When the U.S. Olympic men's hockey team goes to Sochi, Russia, to compete in the Winter Games next month, the players will be wearing socks from Tennessee.
And these aren't just any socks, according to Mark Cleveland, CEO of the Brentwood-based Swiftwick athletic sock company. The knee-high compression socks are cut-resistant, made from a fiber-optic core that protects players' feet and ankles from sharp blades, he said.
The socks, manufactured in Chattanooga, were created in 2012 and began growing in popularity in February 2013 when players reacted to Ottawa Senators defenseman Erik Karlsson's injury, in which a hockey blade sliced his Achilles tendon. Players who were going without socks or simply used thin sanitary socks began looking for safer options.
"Overnight, every NHL player went from 'I don't want to be bothered' to 'What's the best sock? I need one right now,' " Cleveland said.
More equipment managers recommended the sock, and more players began using it, and now the brand is now worn by players on more than 12 NHL teams. Benefiting from word-of-mouth endorsements, the Swiftwick hockey sock was selected for the U.S. team last fall, as well as for Latvia's, Cleveland said.
Unseen but 'played'
In addition to shielding players from injury, the Swiftwick socks include a component that channels a player's upper-body sweat to the specific spots on skates where holes are drilled to release moisture. This sock development was invented at Swiftwick and has not been done before, Cleveland said.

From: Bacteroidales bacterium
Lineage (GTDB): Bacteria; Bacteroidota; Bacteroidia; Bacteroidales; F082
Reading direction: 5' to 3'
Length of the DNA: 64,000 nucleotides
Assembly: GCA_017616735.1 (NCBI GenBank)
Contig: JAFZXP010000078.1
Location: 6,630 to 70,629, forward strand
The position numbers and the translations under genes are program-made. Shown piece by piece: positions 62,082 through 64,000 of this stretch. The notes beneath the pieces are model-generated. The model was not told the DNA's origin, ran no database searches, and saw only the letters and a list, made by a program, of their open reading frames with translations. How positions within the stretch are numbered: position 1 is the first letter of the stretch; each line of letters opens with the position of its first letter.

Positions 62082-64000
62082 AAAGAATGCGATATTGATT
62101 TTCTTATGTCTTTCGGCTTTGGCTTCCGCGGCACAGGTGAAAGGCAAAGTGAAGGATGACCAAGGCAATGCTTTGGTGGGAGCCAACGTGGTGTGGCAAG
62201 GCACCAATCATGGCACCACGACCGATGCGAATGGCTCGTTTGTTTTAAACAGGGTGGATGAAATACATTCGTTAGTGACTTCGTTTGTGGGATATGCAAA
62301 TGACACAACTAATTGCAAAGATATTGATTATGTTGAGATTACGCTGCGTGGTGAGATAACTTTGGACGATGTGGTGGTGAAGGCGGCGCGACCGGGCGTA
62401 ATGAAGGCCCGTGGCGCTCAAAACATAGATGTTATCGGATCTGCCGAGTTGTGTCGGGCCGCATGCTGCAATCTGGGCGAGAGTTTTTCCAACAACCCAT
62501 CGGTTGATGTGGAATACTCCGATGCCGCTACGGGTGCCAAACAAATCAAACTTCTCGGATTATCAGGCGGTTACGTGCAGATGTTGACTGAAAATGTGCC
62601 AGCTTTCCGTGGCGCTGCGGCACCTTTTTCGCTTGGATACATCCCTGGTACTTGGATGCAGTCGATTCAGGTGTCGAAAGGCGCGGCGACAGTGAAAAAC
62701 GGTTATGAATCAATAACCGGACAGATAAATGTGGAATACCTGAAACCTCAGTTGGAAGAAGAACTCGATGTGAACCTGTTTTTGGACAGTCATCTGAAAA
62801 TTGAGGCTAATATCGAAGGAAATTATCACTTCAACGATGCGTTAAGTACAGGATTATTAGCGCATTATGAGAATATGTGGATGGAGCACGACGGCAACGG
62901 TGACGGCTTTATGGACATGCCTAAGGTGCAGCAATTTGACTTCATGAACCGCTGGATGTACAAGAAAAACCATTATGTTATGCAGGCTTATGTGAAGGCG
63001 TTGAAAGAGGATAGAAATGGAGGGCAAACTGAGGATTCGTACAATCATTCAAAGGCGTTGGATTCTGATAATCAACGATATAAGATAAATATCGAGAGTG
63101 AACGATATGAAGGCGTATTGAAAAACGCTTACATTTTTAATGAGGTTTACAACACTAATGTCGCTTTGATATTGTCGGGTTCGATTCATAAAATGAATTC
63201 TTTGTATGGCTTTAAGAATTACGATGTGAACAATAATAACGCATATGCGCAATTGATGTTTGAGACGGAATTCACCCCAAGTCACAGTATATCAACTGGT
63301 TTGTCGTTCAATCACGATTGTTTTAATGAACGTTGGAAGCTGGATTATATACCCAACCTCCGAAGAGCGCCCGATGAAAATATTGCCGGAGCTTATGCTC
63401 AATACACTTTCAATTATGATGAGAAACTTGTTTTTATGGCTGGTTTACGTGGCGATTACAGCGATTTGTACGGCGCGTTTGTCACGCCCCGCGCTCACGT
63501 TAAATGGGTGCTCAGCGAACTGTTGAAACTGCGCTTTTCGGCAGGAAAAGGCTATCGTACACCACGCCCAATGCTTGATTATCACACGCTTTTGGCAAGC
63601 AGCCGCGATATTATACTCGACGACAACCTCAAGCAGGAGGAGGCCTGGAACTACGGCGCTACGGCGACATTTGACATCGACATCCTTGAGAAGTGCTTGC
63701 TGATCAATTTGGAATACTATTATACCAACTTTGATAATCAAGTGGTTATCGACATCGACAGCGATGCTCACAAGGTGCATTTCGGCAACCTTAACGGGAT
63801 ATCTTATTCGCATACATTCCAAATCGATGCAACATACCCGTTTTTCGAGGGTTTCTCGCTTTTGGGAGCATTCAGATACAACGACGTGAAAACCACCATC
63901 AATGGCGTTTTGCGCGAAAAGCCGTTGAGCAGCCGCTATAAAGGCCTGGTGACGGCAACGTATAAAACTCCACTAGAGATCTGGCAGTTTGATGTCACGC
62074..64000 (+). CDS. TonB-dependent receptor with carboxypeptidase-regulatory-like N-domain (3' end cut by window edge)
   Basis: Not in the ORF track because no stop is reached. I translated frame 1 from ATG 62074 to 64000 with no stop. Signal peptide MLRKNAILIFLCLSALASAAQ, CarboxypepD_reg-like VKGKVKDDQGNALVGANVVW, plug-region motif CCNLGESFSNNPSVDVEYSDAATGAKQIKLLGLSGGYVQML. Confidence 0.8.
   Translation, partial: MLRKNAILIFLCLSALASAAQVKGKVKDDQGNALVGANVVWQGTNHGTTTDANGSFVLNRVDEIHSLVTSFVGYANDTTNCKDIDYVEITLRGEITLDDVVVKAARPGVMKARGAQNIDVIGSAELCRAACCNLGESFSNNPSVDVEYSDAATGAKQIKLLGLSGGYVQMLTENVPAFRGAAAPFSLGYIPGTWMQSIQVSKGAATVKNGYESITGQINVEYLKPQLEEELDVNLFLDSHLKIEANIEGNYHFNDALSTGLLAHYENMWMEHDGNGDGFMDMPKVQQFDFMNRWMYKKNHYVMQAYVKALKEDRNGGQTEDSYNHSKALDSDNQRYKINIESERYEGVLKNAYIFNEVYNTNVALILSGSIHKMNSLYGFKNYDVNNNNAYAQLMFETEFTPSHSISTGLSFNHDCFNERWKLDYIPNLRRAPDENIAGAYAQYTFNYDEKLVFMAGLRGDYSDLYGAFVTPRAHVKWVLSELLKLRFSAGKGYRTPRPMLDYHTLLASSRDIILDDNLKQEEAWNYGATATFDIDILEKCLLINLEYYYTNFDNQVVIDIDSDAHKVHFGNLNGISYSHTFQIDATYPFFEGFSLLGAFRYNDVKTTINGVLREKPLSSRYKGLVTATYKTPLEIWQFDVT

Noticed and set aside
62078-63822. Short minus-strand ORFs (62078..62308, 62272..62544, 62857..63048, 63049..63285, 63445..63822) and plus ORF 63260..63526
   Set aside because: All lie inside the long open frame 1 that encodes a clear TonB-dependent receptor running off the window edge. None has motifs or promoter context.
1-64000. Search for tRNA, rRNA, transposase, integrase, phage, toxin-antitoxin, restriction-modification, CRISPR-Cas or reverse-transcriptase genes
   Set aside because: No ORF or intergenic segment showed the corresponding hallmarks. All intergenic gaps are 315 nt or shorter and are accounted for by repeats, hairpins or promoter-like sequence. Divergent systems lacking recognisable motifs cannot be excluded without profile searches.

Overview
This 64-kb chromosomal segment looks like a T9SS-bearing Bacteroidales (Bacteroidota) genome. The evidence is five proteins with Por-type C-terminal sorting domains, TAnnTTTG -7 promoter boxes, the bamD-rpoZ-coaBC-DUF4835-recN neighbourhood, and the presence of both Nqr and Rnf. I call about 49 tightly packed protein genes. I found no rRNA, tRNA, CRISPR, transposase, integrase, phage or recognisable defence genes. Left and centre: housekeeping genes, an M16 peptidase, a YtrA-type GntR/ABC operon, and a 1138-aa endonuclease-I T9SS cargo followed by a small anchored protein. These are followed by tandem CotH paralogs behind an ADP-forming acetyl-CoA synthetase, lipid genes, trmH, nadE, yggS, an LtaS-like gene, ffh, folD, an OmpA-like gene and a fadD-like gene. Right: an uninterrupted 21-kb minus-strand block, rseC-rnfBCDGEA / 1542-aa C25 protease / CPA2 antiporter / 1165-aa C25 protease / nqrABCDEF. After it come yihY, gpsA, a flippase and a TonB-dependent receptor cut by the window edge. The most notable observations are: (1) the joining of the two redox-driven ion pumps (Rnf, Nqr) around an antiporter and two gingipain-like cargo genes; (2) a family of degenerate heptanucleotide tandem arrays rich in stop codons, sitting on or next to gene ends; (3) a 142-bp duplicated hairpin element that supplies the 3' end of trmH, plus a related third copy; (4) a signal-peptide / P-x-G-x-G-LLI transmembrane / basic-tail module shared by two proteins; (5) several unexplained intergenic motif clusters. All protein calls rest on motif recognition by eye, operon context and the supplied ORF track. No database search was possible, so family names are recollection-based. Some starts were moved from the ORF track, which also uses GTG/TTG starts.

"You get pretty hot in skates and pretty hot in all that equipment, so thermal management is pretty important," he said.
Since last spring, hockey socks have climbed to Swiftwick's third-largest market segment, behind cycling and running socks. Some college and high school programs have even begun mandating the cut-resistant product, and the company recently gained a distributor in Alberta, Canada.
When the Olympic men's hockey tournament kicks off Feb. 12, it will not be not Swiftwick's first Olympic gig. In the last Summer Olympics, the company supplied socks to the U.S. cycling team. Cleveland is honored that his company can contribute to the games in this way.
"The work that my employees and company do right here in Tennessee is there," Cleveland said. "We don't get seen, but we get played. That's a real rewarding feeling."
Reach Jamie McGee at 615-259-8071 or firstname.lastname@example.org. Follow her on Twitter at @jamiemcgee_.